Who We Are

Santa Clarita Unitarian Universalist Church liberal religion By Rev. Peter Farriday

Peter Farriday smCenturies ago in Europe, many religious scholars concluded that the Divine was a single Unity (not a three part trinity). They called themselves Unitarians. Others determined that a truly benevolent Spirit would universally love all souls despite their failings, not punish them for eternity. They became Universalists. In 1961 in the U. S., these traditions united.

Today Unitarian Universalism still honors these roots. It has also grown beyond them to draw spiritual wisdom and inspiration wherever it’s encountered: in writings and poetry ancient and modern; in nature and art; in human acts of compassion and justice. View our Six Sources.

Our “free faith” doesn’t subscribe to a static creed, because human understanding is ever-evolving. This allows us to fully embrace modern knowledge, and at the same time open our hearts to the one sacred force that animates all religious expressions.

This unfolding quest broadens our minds. It helps us to live loving lives and deal with life’s hardships. And it stirs our desire to create a more harmonious and sustainable world. View our Seven Principles.

If you resonate with these values, we hope you will grace us with a visit to a Sunday service or a social event. It’s quite possible that you will be very glad you did.

Upcoming Events

Join Us!

Sunday Mornings at 10:30 a.m.
Santa Clarita Valley Senior Center
22900 Market Street
Santa Clarita, CA 91321

Upcoming Services

Sunday, Sept. 25: “Autumn – A Shared-Pulpit Service”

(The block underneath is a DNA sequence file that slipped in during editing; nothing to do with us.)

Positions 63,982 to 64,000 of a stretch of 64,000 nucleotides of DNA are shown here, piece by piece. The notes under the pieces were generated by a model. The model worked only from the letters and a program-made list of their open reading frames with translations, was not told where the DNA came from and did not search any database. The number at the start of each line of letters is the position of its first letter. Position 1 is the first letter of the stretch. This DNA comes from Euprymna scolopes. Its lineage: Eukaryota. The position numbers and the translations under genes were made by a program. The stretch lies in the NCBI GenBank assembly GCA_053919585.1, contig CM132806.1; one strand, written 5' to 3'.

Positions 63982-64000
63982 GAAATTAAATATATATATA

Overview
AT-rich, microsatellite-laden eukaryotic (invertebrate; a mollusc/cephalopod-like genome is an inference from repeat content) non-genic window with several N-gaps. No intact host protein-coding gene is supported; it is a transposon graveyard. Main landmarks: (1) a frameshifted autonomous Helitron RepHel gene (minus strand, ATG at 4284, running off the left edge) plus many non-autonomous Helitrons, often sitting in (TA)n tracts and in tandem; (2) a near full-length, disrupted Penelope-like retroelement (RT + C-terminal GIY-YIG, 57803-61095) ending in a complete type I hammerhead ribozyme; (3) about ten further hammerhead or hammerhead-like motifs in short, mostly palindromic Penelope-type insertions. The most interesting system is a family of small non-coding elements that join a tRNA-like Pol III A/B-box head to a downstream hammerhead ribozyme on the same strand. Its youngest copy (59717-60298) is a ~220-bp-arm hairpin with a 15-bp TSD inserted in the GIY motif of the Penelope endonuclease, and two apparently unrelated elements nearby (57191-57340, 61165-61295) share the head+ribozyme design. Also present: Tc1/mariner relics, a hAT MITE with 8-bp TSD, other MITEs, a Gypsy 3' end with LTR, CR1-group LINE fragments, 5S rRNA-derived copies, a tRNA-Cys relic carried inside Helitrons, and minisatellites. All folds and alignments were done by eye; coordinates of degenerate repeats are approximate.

Erik Felker
Autumn is a rich season of endings and beginnings, darkness and light, memory and activity.  Join us to explore what this can mean in our lives. 

Sunday, Oct. 2: “The 3 Rs: Resistance, Resilience & Redemption”
Rev. Farriday

Engaging the biggest moral issues of our time takes a strong spirit. Aspects of such strength include building Resistance to any voices (inner or outer) that try to undermine our determination to create a better world; and generating the Resilience to bounce back if we undergo a setback. When these are robust we experience our power to make a positive difference. In doing so we are redeemed—and redeem a portion of our world.

Sunday, Oct. 9: “Repentance and Repair”
Rev. Farriday
Yom Kippur—the Day of Atonement—is considered the most important holiday in the Jewish faith. Falling this year at sundown on October 11, it marks the end of ten days of introspection and repentance that follow Rosh Hashanah, the Jewish New Year. Many modern Unitarian Universalists don’t give a lot of thought to repentance and atonement… but this Sunday we’ll consider how these widespread religious themes can add depth, healing and freedom to our lives.

Sunday, Oct. 16: Description will be posted soon.

Sunday, Oct. 23: Description will be posted soon.

Sunday, Oct. 30: “Day of the Dead”
Rev. Farriday
On this autumnal Sunday we gather to remember, mourn and celebrate our dear departed. In true UU fashion we’ll honor Dia de los Muertos (Day of the Dead) native to Mexico, while recalling that this coincides with the Christian All Saints Day (11/1) and All Souls Day (11/2). And of course Samhain (pr. SOW-een)—now aka Halloween— is one of the major Wiccan festivals. You are invited to bring photos or mementos of deceased loved ones for our altar, as well as any Halloween pumpkins (carved or not) you may have.



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